The legislature recently amended the law known as 'Lex Laval', according to which the right to conduct collective actions against foreign labour stationed in Sweden has been limited. The amendments in Lex Laval, which entered into force in June 2017, bring expanded rights for Swedish trade unions through collective actions by demanding that workplaces with foreign labour be covered by Swedish collective agreements.
Calculating compensation for damages can be complicated. The Labour Court recently ruled on this matter and made three individuals and their company liable to pay damages of several million Swedish kroner. It is the first case of its type and magnitude to be tried by a court of the highest instance. The Supreme Court has also decided that the dispute in question is a labour dispute, not a civil claims case.
Following the government's recent finding that whistleblower protection must be improved, new legislation has entered into force. The new legislation has given Sweden its first act specifically on whistleblowing. While the Whistleblowing Act does not regulate any right for employees to blow the whistle about wrongdoing, it protects employees and temporary workers who report serious wrongdoings in their employer's business from retaliation.
The Supreme Court has ruled that under certain conditions a trade union may be liable for damages if industrial action has taken place in violation of the European Convention on Human Rights. Previously, the general opinion was that employers' organisations and trade unions could not be liable for such damage claims. The decision is particularly significant for small companies, which are more affected by such industrial action.
Sweden has seen a significant increase in reported work-related illness. The Work Environment Authority has identified workload, work pace and work environment as the causes behind the increase. In an effort to keep up with the labour market, the authority has issued new regulations regarding organisational and social work environments. The regulations are intended to support employers in their efforts to prevent workplace illness.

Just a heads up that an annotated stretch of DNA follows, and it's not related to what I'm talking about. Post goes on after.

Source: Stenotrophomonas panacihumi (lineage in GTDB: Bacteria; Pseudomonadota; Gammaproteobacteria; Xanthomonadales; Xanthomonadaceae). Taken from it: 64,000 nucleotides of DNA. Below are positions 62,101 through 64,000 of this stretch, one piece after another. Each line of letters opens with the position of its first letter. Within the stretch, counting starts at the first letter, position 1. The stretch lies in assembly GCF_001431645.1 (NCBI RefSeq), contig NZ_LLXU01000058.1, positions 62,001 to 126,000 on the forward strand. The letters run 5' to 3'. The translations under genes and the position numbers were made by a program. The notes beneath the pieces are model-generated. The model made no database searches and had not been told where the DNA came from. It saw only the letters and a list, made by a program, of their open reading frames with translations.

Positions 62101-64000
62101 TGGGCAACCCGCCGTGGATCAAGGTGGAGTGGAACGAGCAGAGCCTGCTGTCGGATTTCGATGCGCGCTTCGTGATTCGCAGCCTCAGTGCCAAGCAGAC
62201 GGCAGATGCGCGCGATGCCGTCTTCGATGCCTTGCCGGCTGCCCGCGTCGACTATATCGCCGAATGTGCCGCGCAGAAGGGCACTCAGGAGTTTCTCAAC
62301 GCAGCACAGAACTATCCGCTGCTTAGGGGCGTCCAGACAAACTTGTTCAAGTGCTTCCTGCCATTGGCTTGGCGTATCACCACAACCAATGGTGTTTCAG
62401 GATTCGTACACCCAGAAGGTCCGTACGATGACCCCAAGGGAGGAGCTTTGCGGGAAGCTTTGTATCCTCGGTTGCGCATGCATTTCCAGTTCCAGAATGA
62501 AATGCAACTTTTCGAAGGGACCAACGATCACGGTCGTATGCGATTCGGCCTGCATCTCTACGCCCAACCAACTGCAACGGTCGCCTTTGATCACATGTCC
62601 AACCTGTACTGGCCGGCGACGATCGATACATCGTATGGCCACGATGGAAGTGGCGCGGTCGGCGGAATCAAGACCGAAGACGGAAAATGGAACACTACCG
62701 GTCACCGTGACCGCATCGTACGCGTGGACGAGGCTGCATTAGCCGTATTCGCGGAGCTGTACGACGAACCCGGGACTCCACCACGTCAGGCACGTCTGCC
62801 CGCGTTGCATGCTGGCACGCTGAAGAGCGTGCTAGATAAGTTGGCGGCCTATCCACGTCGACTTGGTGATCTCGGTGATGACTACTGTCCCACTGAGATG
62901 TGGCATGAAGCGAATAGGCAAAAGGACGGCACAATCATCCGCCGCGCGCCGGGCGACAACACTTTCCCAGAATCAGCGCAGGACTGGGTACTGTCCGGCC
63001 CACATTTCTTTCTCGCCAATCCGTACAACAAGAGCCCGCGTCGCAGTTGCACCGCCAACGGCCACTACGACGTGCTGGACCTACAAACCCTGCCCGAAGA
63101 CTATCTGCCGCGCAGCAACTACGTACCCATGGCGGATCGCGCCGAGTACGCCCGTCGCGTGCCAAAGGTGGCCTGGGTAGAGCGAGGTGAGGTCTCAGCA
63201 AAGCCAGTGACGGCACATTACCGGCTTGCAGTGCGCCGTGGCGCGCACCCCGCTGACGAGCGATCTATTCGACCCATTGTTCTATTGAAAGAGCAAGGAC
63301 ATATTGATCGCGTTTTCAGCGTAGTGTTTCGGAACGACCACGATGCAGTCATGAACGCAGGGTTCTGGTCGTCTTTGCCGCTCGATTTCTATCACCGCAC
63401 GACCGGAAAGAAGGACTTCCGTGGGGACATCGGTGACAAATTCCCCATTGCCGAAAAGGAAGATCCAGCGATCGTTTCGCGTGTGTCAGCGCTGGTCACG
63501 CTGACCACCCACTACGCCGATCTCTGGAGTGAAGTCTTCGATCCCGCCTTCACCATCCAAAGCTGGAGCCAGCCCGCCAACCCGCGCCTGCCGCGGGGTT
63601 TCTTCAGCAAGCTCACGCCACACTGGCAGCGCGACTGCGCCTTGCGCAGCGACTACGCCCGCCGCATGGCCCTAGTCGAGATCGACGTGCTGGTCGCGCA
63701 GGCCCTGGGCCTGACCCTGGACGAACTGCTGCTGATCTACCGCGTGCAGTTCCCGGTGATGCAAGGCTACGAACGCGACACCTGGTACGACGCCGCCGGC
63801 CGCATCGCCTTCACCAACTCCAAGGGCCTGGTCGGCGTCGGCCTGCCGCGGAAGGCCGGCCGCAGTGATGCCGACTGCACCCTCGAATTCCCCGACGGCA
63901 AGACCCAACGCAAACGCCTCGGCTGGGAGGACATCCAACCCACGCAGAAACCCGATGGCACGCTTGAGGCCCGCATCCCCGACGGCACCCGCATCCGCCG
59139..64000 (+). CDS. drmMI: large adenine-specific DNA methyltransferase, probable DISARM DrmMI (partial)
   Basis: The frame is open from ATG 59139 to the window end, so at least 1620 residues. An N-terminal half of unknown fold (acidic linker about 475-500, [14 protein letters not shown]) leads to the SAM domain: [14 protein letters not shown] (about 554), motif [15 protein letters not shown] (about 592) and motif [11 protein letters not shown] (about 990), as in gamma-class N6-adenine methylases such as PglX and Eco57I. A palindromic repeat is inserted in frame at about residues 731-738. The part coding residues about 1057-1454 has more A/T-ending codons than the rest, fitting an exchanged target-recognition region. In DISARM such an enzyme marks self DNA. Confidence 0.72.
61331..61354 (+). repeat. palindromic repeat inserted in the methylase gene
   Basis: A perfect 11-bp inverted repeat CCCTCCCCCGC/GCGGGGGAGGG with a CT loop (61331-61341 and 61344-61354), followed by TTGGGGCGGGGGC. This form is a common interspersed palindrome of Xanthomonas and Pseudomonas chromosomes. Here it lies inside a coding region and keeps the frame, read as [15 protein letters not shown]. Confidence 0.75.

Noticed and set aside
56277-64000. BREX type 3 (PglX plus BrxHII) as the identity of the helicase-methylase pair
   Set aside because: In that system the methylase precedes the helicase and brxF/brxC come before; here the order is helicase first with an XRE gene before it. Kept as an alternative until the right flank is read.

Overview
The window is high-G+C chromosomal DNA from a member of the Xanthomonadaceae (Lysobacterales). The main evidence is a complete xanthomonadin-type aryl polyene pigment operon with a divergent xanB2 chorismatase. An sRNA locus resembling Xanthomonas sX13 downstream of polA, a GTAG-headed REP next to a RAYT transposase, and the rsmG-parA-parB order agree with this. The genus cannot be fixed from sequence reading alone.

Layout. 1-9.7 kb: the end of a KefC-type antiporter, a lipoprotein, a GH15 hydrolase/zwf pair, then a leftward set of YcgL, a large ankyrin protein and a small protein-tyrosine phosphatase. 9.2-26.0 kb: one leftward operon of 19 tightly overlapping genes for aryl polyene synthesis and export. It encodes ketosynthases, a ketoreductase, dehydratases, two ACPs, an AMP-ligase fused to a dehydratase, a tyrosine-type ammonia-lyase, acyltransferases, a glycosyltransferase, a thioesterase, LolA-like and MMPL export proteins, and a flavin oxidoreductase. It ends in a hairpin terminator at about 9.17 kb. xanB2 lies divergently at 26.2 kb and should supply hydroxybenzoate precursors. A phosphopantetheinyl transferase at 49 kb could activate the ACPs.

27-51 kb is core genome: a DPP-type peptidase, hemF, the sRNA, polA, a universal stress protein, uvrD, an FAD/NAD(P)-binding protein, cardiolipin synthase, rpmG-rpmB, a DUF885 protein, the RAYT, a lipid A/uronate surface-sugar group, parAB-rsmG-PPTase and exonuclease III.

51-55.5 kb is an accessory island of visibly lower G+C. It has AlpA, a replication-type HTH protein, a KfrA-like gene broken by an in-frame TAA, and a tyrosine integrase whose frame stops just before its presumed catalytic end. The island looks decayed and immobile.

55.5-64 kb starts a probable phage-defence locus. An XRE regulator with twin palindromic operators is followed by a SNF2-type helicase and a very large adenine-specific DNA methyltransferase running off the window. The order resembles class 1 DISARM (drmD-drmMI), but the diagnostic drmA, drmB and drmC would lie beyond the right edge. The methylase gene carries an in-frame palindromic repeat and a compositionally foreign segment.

Can a trade union be held liable for damages for breach of the European Convention on Human Rights? The Supreme Court is about to answer this question after a lawsuit was filed against trade union Byggnads by a construction company claiming that the union violated the convention's rules on freedom of association and protection of property.
An employee's duty of loyalty ceases once the employment relationship is terminated. To limit the possibility for employees to conduct competing business after employment ends, employers can include a non-compete clause in the employment agreement. However, the applicability of clauses in individual cases is limited to what may be considered reasonable according to law, case law and agreements between parties.
The Western Sweden Court of Appeal recently ruled on a case regarding three women who had taken two databases from their previous employer and started a competing company. The court stated that the databases were considered trade secrets and the employees' actions constituted a breach of the duty of employee loyalty.
Following the suicide of an employee, two managers were convicted for an environmental offence believed to have caused another's death. The ruling clarifies employers' statutory responsibility for the physical and psychosocial working environment. The court found that the employer's gross negligence had caused the employee's death, because it had breached what was incumbent on it to prevent.